Lawsuit Could Delay Stem Cell Research Grant Awards
The California Institute for Regenerative Medicine might not be able to award grants for stem cell research until California courts resolve a lawsuit alleging that Proposition 71 improperly distributes public funds without legislative oversight, the San Francisco Chronicle reports (Egelko, San Francisco Chronicle, 5/4).
The California Supreme Court in March declined to hear the lawsuit brought by People's Advocate and the National Tax Limitation Committee, two taxpayer groups, but said the lawsuit could be refiled in a lower state court. The Life Legal Defense Foundation, a group that opposes stem cell research and abortion rights, represents the taxpayer groups in the lawsuit, which seeks to prevent CIRM from distributing funds (California Healthline, 3/24).
The groups refiled the suit in Alameda County Superior Court, "beginning a legal proceeding that -- under normal timetables -- would last at least a year," according to the Chronicle.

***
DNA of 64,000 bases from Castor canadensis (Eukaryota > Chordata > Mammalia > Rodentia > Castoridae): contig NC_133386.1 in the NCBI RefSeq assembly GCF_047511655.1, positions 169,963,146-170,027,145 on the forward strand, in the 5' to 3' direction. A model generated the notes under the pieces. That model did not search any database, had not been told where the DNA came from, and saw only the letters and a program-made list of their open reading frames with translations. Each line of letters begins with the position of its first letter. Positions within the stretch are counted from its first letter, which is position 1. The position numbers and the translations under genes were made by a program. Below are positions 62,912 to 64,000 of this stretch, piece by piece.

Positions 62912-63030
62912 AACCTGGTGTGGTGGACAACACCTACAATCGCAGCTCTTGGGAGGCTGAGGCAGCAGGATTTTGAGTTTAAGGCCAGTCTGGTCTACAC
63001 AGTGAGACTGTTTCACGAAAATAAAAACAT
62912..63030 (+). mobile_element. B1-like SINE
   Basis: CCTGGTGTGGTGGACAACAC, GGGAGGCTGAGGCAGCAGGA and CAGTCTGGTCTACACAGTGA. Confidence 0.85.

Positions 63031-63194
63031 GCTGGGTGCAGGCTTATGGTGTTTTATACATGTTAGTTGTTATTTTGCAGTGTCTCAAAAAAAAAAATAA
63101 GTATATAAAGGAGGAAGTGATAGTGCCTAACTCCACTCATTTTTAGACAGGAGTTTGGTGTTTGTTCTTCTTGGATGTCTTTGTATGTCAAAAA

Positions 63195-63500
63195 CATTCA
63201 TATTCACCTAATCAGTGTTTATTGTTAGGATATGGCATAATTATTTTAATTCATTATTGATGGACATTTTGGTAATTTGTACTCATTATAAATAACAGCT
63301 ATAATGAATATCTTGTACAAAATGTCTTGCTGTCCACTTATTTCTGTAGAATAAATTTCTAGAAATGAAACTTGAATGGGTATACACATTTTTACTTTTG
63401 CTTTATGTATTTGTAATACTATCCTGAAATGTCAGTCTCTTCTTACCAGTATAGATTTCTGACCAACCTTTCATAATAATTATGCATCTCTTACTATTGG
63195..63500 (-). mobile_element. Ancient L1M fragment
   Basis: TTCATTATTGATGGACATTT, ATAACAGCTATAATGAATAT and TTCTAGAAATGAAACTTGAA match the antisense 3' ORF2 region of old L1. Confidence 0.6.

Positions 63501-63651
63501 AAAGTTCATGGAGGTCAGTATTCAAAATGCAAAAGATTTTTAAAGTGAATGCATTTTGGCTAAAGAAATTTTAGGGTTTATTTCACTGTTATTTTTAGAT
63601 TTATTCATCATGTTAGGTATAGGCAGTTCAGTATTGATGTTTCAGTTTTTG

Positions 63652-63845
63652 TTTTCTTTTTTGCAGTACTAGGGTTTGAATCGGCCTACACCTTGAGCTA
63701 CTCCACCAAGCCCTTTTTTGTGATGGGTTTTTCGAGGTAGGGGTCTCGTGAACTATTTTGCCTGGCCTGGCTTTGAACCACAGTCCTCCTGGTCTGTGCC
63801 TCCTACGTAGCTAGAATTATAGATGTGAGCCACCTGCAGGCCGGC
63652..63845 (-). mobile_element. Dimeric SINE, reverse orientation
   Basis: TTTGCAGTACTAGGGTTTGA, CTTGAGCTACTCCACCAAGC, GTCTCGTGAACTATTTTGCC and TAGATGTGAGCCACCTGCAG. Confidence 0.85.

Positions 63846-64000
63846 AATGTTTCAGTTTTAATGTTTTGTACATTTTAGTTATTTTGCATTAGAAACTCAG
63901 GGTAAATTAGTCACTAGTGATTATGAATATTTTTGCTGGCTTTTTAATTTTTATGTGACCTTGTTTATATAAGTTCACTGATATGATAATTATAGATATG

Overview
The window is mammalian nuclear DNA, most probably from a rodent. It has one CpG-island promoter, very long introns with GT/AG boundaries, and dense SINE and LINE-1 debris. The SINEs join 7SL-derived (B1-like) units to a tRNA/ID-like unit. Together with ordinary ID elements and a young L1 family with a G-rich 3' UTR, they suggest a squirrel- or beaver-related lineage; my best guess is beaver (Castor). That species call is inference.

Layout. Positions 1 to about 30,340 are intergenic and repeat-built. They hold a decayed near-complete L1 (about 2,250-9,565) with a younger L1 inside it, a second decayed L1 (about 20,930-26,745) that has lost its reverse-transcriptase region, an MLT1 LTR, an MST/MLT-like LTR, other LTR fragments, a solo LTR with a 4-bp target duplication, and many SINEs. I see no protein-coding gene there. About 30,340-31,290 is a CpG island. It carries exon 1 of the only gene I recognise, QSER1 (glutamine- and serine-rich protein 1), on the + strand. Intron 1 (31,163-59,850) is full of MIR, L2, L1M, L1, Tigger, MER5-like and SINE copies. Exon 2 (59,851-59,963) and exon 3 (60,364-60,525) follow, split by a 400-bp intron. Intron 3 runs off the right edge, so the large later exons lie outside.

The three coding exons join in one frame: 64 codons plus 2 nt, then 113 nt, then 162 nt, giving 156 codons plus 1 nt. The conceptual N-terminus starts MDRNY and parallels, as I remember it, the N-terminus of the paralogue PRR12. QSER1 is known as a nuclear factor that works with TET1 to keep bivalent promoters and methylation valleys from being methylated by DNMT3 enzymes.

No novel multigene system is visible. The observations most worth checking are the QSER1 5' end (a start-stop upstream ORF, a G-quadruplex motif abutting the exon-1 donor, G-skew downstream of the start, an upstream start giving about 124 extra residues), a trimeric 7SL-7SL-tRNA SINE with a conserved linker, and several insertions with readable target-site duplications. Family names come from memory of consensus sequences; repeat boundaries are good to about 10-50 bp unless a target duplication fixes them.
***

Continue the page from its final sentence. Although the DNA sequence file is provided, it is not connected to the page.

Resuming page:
Nathan Barankin, a spokesperson for Attorney General Bill Lockyer (D), on Tuesday said that bonds to fund CIRM cannot be sold while legal action is pending.
Dana Cody, an attorney for the plaintiffs, said that the Independent Citizens Oversight Committee would have to arrange private funding or reformulate itself in a new ballot measure if the lawsuit succeeds.
ICOC Chair Robert Klein and state lawmakers have considered filing a bond validation suit in Sacramento County Superior Court. Such a lawsuit could "sidestep opponents' legal objections and validate the bonds" within months, according to the Chronicle.
Barankin said no decision has been made on filing such a lawsuit.
Cody said a bond validation lawsuit might allow bonds to be issued without requiring a court to address the claims raised by plaintiffs. "If that's the case, it's the taxpayer that loses," Cody said, adding, "Once the bonds are issued and once the money is granted, there's no getting it back" (San Francisco Chronicle, 5/4).